If your child exhibits symptoms of DMDD, they should probably contact a child and adolescent psychologist or psychiatrist. These mental health specialists assess your child for any mental health issues using specifically created interview and evaluation instruments.

To fully comprehend a child’s conduct, psychologists and psychiatrists frequently rely on reports from the child’s parents, siblings, friends, and teachers.

Concurrent occurrences of DMDD and other irritable illnesses like attention-deficit/hyperactivity disorder (ADHD) or anxiety disorders are possible. The psychologist or psychiatrist for your child will do a thorough evaluation in order to provide an accurate diagnosis.

Therapy and treatment

Studies specifically focused on treating DMDD have been very rare thus far. Treatment for irritability-related illnesses like attention-deficit/hyperactivity disorder (ADHD), oppositional defiant disorder (ODD), and anxiety disorders is frequently based on what has worked for such conditions.

Certain forms of psychotherapy, commonly referred to as talk therapy, and occasionally medication are used in the treatment of DMDD. Psychotherapy is often the first option, with medication added later if necessary. Nonetheless, in certain instances, medical professionals advise that children begin treatment with both medicine and psychotherapy. When deciding on a course of therapy for their kid, parents or other caregivers should consult carefully with the child’s physician.

The National Institute of Mental Health (NIMH) is sponsoring research to find novel ways to treat irritability and temper outbursts as well as to further enhance existing treatments.


cognitive behavioral therapy (CBT)

Anger and disruptive behavior are common conditions that can be effectively treated using cognitive behavioral therapy (CBT), which examines the connection between ideas, behaviors, and feelings. The goal of CBT for disruptive behavior and rage is to alter unhelpful thinking patterns. Additionally, CBT is being used by researchers to assist kids in developing the capacity to bear frustration without exploding. In this therapy, coping mechanisms for managing anger are taught, along with techniques for recognising and renaming the false beliefs that fuel outbursts.

dialectical behavior therapy for children (DBT-C)

Children who receive dialectical behavior therapy for children (DBT-C) learn techniques that may help them control their emotions and prevent severe or protracted outbursts. Through DBT-C, a clinician teaches kids techniques that can improve their ability to control their emotions and moods.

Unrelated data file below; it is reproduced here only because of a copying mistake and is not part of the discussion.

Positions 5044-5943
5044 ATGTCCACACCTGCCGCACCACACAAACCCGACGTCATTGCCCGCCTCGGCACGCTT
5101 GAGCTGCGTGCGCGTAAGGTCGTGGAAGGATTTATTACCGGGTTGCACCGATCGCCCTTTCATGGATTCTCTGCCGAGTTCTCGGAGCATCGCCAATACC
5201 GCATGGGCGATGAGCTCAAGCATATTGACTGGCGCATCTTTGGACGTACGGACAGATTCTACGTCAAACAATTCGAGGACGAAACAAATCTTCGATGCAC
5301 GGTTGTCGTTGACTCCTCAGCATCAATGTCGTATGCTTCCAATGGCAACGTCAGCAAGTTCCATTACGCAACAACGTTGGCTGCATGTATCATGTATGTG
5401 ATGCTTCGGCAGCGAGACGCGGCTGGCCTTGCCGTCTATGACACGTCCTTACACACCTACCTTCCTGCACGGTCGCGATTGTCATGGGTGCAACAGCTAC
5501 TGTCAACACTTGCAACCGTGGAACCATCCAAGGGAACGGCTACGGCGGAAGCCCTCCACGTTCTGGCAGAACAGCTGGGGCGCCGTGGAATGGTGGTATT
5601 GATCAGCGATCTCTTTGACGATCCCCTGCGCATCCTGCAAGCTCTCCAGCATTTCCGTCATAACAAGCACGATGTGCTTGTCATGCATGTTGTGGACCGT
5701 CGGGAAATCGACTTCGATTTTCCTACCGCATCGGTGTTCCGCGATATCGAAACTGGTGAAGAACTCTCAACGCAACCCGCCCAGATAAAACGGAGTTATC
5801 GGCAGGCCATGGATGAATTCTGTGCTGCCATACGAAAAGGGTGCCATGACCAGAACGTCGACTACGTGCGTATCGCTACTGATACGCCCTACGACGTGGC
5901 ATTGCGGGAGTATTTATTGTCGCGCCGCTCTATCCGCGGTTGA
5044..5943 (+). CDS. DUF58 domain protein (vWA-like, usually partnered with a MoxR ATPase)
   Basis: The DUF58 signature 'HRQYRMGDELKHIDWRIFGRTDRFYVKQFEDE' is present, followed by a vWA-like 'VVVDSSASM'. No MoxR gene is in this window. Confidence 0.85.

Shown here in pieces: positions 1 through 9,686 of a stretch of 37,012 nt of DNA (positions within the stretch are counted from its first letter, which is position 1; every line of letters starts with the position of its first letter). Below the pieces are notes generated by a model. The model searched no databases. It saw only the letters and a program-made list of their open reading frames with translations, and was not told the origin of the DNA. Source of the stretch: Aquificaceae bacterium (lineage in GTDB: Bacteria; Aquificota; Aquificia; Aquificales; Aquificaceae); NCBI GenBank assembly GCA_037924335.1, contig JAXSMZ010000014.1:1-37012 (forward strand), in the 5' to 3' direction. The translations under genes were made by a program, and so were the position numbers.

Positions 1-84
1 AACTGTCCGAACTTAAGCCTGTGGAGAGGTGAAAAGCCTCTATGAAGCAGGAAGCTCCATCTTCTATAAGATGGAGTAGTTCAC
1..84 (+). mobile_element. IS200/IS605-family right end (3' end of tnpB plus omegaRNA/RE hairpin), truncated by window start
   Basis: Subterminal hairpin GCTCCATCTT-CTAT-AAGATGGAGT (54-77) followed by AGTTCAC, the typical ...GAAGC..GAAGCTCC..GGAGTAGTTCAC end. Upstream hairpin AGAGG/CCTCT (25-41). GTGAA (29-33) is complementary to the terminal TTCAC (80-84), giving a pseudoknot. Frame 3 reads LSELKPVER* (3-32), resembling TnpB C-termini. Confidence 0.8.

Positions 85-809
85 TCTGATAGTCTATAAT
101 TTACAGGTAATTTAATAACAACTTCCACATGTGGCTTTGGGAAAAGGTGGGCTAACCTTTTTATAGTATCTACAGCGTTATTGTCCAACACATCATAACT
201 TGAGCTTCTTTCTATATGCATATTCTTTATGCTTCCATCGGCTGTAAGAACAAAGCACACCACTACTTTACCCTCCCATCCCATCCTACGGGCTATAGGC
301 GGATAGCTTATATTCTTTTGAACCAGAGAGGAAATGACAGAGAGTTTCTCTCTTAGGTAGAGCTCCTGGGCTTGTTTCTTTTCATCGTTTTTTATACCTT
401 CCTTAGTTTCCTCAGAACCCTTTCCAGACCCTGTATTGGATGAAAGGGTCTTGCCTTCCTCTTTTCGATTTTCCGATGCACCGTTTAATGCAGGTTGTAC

Parent training

Parent training equips caregivers with better strategies for handling agitated conduct in children, such as recognizing potential triggers for a child’s outburst and taking proactive measures to prevent it. Training also emphasizes the value of rewarding good conduct and providing a child with predictable and consistent reactions to their outbursts.

Drugs / medications

The U.S. Food and Drug Administration (FDA) has not yet approved any drugs expressly for the treatment of DMDD in children or adolescents. To assist in easing a child’s symptoms of DMDD, medical professionals may recommend stimulants, antidepressants, and atypical anti psychotics.

stimulant drugs

In addition to being frequently used to treat ADHD, evidence indicates that stimulant drugs may also help reduce irritability in young people.
Children with DMDD may exhibit irritability and mood disorders, which can occasionally be treated with antidepressants. According to one study, methylphenidate, a stimulant, and citalopram, an antidepressant, may help reduce agitation in young people with DMDD. Please be aware that antidepressants may make young people more likely to consider suicide .And act on it; as such, their doctor should keep a close eye on them.

Atypical antipsychotic drugs are used to treat aggressive behavior, extreme tantrums, and irritability in youngsters. These drugs have FDA approval for treating autism-related agitation, and they are also occasionally used to treat DMDD. However, because of these drugs’ negative effects, they are frequently utilized.